The European Central Bank stuck to its plans of finally ending its stimulus programme in the third quarter, but avoided mentioning a precise schedule, stressing uncertainties around the Ukraine war. Short-dated yields and the euro were driven lower.
“With rate hikes expected to start some time after the end of asset purchases, this sequence provides the ECB flexibility and optionality for the coming months depending on economic developments,” said Adrien Pichoud, chief economist at Syz Bank.
ECB President Christine Lagarde said the bank will only start raising interest rates “some time” after it has ended its net asset purchases. Money markets trimmed their rate hike bets, pricing in about 65 bps of rate hikes by year-end from 70 bps earlier. IRPR
The ECB is facing a tough policy trade-off that is far more complex than in other developed markets, said Anna Stupnytska, global macro economist at Fidelity International.
“As the growth shock becomes more evident, the ECB’s focus will likely shift away from high inflation towards trying to limit economic and market distress… Contrary to market pricing, we do not expect the ECB to hike rates until the fourth quarter of this year or early 2023,” Stupnytska said.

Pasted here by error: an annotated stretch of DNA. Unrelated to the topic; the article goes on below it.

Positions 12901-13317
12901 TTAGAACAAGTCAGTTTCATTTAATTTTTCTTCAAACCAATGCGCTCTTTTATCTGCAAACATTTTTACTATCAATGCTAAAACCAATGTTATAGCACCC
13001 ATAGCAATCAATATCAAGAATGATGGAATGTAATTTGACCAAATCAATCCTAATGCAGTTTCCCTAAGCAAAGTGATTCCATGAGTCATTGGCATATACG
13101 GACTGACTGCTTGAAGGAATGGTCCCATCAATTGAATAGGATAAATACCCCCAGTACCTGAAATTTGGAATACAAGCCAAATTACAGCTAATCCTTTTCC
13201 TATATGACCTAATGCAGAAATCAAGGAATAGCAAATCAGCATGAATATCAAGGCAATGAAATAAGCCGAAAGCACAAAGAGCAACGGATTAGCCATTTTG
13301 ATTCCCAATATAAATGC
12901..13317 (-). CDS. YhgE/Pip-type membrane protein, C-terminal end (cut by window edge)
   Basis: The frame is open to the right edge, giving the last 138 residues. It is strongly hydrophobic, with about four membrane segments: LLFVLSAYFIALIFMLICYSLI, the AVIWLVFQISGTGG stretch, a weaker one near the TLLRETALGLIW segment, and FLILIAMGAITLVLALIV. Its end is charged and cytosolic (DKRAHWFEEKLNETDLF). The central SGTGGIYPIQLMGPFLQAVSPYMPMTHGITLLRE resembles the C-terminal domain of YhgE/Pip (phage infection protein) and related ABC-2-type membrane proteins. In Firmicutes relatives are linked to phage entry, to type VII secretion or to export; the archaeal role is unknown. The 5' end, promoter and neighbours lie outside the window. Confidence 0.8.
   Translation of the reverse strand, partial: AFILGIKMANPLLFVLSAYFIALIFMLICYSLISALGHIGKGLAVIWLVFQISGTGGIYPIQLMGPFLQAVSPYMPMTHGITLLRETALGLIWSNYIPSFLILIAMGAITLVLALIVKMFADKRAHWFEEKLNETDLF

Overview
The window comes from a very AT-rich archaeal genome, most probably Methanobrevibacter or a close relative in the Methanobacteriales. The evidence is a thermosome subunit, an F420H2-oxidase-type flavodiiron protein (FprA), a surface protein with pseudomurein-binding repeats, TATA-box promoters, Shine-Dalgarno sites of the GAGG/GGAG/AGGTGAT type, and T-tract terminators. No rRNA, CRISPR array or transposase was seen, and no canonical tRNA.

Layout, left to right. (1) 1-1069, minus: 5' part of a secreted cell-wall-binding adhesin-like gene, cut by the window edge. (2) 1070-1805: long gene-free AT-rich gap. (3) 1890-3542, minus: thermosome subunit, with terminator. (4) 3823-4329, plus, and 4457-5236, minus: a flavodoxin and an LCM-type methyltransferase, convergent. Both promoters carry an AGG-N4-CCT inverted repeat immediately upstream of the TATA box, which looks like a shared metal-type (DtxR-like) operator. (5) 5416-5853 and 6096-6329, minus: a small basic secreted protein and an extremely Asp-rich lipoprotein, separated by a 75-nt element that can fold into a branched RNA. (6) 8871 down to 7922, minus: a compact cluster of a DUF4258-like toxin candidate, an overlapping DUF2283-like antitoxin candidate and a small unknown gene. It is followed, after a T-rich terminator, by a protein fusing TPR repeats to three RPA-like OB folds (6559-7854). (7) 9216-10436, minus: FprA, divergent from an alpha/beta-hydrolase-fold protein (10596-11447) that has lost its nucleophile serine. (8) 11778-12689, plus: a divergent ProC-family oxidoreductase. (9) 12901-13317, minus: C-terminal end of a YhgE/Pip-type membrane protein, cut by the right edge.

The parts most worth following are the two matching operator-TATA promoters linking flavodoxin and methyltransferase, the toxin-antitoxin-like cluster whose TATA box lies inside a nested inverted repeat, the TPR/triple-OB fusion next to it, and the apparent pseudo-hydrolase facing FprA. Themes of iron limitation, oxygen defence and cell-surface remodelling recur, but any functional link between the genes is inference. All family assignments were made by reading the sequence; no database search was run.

The ECB is lagging most other major central banks, which started raising interest rates last year.
Tech stocks (.SX8P) were the only sector in the red, shedding 0.3%, while battered travel and leisure stocks (.SXTP) gained the most, with low-cost airline Wizz Air (WIZZ.L) jumping 7.7% on signs of encouraging summer bookings.
Birkin bag maker Hermes (HRMS.PA) gained 2.7% after its quarterly sales beat estimates, lifted by strong appetite for luxury accessories.
Volkswagen (VOWG_p.DE) fell 1.5% after warning of a cloudy outlook, saying it had started to feel the impact of the Ukraine war on supply chains and raw materials prices in the first quarter.
Worries about rate hikes, a prolonged Ukraine conflict and mixed earnings have investors concerned, causing the STOXX 600 to end the holiday-shortened week 0.2% lower.
European stock markets will be closed on Friday and Monday for Easter holidays.